If I were a photojournalist in areas "The Tsunami" devastated, I would probably do these things: talk to people about what they were doing to survive after having lost their homes and possessions, and hang around a person or group of people and document their activities. Perhaps the photographer who took this photo did a similar thing: started a conversation with Ms. Dedumu and asked her what she was doing that day. I would have asked if I could take photos of her for a while she was going about her routines. If she was comfortable with me taking a photo of her showering, I would have taken such a photo in a tasteful way. It may be that the photographer found Ms. Dedumu taking a shower, and perhaps taken a few photos without her permission. To me, the next thing to do after taking a photo like that would be to ask permission to use it in publication. She gave her name to the journalist, so she may not have had any problem with being depicted in such a way. As for the way it was published, I think it does exploit some of the "sex and violence" fixation in American media you touched on, but I also think it's tastefully done. I don't know if white people would be depicted doing the same things in American newspapers, honestly. In a situation that dire, I would assume Americans would take showers in the open. Whether a journalist would bother to show Americans doing that kind of activity in similar circumstances is a matter of personal preference. But, since the goal of journalists (and especially photojournalists) is to accurately report others' stories, I would imagine at least one person would bother to spend time with a source, take photos of personal and intimate moments, and submit those to an editor.

Have you seen the Time Magazine Tsunami cover? Even more disturbing than this one: beautiful woman, obviously at the height of grief, on the ground reaching out to the hand of a dead loved one. The hand is all we see of the dead; the woman is shown fully. Dario Argento hits the mainstream.

I think that all the photographic coverage of this disaster has hit on visual stereotypes of the region; native, primative, tribal even. This photograph is voyouristic in the same way that a lot of photographs of "tribes" and what not are. If this has happened in Florida, theres no way this picture would be run. There would be pictures of people surveying their damaged homes with a look of devastation, or something similar. Its the foreigness of the victims of this disaster which allows the Times editors to feel this is appropriate.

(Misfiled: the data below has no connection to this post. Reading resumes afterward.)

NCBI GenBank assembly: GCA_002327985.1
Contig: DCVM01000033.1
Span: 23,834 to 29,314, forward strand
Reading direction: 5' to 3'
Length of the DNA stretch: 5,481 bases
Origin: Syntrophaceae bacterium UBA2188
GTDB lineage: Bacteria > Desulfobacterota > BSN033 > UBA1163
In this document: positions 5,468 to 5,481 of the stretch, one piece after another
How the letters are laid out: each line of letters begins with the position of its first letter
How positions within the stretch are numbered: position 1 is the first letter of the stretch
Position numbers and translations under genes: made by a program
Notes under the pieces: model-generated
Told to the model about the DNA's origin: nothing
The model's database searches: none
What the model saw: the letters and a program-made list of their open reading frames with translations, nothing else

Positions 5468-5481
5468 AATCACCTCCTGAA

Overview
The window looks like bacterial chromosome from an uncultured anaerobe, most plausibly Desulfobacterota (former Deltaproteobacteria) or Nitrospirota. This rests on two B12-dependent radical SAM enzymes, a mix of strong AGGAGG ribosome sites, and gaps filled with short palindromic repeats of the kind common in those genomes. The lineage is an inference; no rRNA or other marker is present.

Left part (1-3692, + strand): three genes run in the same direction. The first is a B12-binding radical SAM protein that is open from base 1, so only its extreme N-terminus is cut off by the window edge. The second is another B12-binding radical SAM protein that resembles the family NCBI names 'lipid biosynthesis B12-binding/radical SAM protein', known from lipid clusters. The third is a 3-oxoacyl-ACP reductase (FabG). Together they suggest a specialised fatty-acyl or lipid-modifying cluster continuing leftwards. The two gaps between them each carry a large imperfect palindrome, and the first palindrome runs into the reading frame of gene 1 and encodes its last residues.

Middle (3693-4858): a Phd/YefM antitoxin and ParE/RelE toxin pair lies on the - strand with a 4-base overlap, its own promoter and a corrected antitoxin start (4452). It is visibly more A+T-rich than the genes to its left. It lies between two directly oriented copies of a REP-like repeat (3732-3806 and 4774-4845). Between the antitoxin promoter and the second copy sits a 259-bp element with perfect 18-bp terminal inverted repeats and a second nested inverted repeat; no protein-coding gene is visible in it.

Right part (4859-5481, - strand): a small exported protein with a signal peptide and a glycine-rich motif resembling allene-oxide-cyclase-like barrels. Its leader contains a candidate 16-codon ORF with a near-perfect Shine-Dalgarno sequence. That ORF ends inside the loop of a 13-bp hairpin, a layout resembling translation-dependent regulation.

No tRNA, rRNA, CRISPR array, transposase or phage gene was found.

PS I fucking love this website. I never post, but always read. Not nearly enough people are thinking about this kind of stuff. Its easy to look at something and judge it quickly, but this kind of analysis and dialogue is rare....keep it up!

Dan, As important as it is to more thoroughly look at these images, it's important to talk about them and debate them, as well. It's important because our culture continues to conduct an increasing amount of exchange on a primarily visual plane. It's also important here at "the BAG" because I represent only one point of view.

I'm glad for your comment and hope you will contribute more.

Dan's post moves me to recommend a book, Malek Alloula's 'The Colonial Harem,' which documents a more overtly (from a contemporary perspective) voyeuristic fantasy of the Orient: 19th century postcards of attractive Middle Eastern women trapped in a (Western) male fantasy. Though in a muted fashion, this tsunami-aftermath photo clearly plays off of the idea of the "Orient" as the essentially Other (denuded, helpless, simple), as such a semipornographic image would be unthinkable in a, not even American, but WHITE context. NB: while Said's overly broad assertions (especially about academic Orientalism) are often faulty, this is a fantastic illustration of how imaginative Orientalism lives on, and we can thank him for our picking up on the libidinal subtexts here. Great job all around on this site!